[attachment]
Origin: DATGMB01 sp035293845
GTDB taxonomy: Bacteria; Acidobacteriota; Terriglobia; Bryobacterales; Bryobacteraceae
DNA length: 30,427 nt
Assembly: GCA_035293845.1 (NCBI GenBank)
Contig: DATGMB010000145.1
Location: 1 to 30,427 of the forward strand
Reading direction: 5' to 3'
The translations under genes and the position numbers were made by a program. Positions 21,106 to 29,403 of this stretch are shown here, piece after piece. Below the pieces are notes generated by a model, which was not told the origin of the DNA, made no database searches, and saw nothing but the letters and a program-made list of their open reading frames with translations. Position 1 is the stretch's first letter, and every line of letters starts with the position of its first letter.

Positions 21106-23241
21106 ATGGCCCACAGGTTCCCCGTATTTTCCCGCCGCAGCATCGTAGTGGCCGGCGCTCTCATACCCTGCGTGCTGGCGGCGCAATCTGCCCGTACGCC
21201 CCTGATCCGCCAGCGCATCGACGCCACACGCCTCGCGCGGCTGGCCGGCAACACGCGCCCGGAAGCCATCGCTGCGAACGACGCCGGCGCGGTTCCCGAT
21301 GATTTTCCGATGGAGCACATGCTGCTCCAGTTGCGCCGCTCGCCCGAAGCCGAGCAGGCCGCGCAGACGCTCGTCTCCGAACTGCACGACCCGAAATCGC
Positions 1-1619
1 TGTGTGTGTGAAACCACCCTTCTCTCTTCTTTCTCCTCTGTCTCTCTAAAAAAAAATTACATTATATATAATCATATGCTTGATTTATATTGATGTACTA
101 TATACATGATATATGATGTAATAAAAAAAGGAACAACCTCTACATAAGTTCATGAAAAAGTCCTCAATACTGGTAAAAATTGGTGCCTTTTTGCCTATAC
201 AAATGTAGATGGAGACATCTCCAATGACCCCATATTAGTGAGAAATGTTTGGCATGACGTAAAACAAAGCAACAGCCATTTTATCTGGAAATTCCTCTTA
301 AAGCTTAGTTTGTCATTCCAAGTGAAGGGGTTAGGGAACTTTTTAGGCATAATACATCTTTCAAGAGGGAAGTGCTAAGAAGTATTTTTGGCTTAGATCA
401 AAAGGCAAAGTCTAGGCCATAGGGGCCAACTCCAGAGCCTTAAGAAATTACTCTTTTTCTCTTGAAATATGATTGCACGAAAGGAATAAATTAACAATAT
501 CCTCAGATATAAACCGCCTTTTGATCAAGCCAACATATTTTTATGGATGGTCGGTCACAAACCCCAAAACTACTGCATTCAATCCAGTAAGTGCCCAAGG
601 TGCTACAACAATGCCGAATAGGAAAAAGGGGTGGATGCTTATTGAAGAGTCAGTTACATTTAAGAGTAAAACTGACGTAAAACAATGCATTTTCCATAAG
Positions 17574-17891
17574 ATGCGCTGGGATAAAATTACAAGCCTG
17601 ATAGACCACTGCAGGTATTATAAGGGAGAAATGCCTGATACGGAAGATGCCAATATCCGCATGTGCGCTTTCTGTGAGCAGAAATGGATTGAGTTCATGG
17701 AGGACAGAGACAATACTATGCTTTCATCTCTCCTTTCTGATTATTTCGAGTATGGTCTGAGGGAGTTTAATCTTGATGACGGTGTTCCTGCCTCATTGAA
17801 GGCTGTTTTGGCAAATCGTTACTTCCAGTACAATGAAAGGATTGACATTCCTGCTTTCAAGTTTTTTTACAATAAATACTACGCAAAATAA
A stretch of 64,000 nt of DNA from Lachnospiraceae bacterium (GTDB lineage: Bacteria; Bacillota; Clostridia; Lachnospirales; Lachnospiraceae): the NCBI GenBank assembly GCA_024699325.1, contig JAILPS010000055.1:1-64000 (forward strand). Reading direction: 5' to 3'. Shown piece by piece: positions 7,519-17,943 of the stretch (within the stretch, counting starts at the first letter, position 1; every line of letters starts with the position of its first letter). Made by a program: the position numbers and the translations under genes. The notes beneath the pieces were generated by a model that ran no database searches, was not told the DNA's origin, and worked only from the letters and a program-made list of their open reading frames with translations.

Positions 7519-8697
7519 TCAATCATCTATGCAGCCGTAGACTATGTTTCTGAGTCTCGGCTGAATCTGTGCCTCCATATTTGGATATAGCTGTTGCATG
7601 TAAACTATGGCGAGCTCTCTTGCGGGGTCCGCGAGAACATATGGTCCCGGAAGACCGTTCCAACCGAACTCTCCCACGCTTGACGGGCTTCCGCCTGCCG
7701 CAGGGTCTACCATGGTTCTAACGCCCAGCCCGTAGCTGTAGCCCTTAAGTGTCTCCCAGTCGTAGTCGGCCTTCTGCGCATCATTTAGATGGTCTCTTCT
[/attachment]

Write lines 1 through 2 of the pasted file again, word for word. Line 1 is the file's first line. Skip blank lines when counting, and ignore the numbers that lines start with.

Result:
Origin: DATGMB01 sp035293845
GTDB taxonomy: Bacteria; Acidobacteriota; Terriglobia; Bryobacterales; Bryobacteraceae